Marcotte on Hitchens on American Culture, Sort Of

The otherwise sexually magnetic Christopher Hitchens has a bizarre piece in Vanity Fair on how the fellatio is the most American of sex acts. It’s all disturbing, but Amanda Marcotte at Pandagon has a funny dissection of it. (via Majikthise)

Throughout the essay, he makes it clear that he finds women to be contemptous and gay men to be below contempt, and he has the nerve to wonder why “it sucks” is an insult. Possibly for the same reason “cock-sucker” is, cock-sucker.

For many a straight man, life’s long tragedy is first disclosed in early youth, when he discovers that he cannot perform this simple suction on himself. (In his stand-up routines, Bill Hicks used to speak often and movingly of this dilemma.)

The reason for Hitchens’ peculiar hunch becomes all too clear now.

The rest of the essay is more of the same—a pseudo-cheeky, secretly maudlin paean to the growing social acceptance of fellatio, which Hitchens chooses to interpret as American women finally coming down off the high horse and falling on their knees with gay men, where god intended them to grovel in front of straight men. I really hate having oral sex, which should just be a fun way to pass the time, mistreated like this. But there is one really weird passage I have to share.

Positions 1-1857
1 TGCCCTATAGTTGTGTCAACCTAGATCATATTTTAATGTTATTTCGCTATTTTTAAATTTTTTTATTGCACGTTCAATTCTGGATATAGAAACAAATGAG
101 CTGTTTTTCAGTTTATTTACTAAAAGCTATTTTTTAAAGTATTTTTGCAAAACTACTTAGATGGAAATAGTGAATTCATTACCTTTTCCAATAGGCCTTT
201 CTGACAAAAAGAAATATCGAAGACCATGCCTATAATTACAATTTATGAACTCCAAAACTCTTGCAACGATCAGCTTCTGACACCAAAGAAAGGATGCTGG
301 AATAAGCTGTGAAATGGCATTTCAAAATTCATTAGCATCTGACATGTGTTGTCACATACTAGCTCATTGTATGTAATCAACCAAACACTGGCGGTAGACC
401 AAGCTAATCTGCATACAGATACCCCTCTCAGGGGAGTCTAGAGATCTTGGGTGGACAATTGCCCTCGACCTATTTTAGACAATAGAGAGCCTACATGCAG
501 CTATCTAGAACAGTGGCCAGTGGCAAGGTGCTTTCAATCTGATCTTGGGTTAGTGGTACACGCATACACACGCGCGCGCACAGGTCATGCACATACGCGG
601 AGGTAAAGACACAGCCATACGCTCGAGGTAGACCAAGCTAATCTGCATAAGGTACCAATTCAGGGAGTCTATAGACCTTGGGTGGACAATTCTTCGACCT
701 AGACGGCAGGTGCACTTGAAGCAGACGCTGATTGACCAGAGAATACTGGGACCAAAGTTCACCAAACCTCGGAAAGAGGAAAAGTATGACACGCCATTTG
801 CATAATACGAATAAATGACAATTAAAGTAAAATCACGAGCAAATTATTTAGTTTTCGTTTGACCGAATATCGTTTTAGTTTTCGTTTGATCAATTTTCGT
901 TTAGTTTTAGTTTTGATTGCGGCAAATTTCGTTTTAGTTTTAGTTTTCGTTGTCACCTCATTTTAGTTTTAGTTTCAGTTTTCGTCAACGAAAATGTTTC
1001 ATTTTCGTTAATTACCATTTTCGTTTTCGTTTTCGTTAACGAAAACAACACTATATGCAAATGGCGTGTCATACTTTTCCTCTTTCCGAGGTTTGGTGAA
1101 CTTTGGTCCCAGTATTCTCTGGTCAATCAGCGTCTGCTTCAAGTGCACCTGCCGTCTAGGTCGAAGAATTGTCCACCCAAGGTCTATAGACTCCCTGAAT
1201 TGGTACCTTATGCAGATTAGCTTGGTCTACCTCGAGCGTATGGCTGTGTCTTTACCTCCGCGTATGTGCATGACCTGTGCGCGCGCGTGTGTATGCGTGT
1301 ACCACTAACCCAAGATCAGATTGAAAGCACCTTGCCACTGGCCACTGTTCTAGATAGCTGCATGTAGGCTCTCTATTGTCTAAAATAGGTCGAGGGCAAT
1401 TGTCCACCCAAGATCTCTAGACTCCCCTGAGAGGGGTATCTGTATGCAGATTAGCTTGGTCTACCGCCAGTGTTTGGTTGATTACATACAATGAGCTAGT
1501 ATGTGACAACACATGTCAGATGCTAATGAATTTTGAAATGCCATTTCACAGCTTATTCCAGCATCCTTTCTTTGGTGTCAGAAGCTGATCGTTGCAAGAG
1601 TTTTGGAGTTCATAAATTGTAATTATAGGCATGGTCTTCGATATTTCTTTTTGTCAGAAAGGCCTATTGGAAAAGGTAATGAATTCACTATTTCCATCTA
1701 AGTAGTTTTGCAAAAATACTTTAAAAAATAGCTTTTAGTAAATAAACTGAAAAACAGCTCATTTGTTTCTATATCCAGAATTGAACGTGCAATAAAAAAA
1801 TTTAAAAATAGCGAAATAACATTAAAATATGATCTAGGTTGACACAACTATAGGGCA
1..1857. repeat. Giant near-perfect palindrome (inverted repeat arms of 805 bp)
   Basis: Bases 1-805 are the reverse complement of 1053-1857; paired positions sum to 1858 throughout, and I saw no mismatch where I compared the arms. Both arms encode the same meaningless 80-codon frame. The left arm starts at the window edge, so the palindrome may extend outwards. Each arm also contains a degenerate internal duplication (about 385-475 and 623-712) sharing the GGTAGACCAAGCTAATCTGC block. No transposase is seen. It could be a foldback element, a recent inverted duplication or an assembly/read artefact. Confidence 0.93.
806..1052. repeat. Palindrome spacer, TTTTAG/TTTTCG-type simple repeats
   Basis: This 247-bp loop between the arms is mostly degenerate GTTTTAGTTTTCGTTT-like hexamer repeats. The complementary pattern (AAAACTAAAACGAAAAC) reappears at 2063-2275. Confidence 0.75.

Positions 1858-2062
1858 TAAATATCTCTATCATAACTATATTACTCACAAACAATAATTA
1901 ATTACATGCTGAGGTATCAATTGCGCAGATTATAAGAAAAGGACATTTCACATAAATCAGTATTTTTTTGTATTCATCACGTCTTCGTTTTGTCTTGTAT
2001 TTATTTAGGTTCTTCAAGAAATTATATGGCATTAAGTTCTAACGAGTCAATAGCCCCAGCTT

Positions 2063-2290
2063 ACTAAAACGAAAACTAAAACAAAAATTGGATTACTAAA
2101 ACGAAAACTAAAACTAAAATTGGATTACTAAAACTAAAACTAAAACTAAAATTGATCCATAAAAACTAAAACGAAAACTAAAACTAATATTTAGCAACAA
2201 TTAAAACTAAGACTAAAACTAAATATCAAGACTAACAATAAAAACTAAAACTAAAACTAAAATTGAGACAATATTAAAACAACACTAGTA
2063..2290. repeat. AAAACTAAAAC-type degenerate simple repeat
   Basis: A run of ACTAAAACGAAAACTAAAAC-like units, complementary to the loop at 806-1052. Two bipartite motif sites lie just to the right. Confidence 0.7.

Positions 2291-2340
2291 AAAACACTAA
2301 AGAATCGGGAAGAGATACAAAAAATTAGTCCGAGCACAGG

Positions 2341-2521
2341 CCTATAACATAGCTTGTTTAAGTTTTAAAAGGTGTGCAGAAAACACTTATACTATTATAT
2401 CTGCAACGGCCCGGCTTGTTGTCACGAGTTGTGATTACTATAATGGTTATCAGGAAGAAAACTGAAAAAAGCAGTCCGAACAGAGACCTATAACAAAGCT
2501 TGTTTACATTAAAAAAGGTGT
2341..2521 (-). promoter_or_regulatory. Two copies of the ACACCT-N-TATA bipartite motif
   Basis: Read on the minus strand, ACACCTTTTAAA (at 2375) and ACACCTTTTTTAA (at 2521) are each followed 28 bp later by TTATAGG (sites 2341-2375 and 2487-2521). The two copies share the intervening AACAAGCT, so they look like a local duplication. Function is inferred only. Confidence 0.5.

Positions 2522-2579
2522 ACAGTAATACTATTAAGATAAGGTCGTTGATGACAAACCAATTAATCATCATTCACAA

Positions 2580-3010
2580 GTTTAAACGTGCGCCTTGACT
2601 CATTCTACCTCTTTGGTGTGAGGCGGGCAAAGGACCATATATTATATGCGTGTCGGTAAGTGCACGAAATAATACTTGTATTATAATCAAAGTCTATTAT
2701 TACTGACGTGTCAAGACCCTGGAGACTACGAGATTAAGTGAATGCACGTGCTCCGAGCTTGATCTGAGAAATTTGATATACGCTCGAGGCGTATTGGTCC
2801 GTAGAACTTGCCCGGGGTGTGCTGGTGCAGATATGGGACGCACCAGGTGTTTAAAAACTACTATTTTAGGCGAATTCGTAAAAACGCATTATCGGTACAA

As one who was stretched on the grim rack of British “National Health” practice, with its gray-and-yellow fangs, its steely-wire “braces,” its dark and crumbly fillings, and its shriveled and bleeding gums, I can remember barely daring to smile when I first set foot in the New World. Whereas when any sweet American girl smiled at me, I was at once bewitched and slain by the warm, moist cave of her mouth, lined with faultless white teeth and immaculate pink gums and organized around a tenderly coiled yet innocent tongue.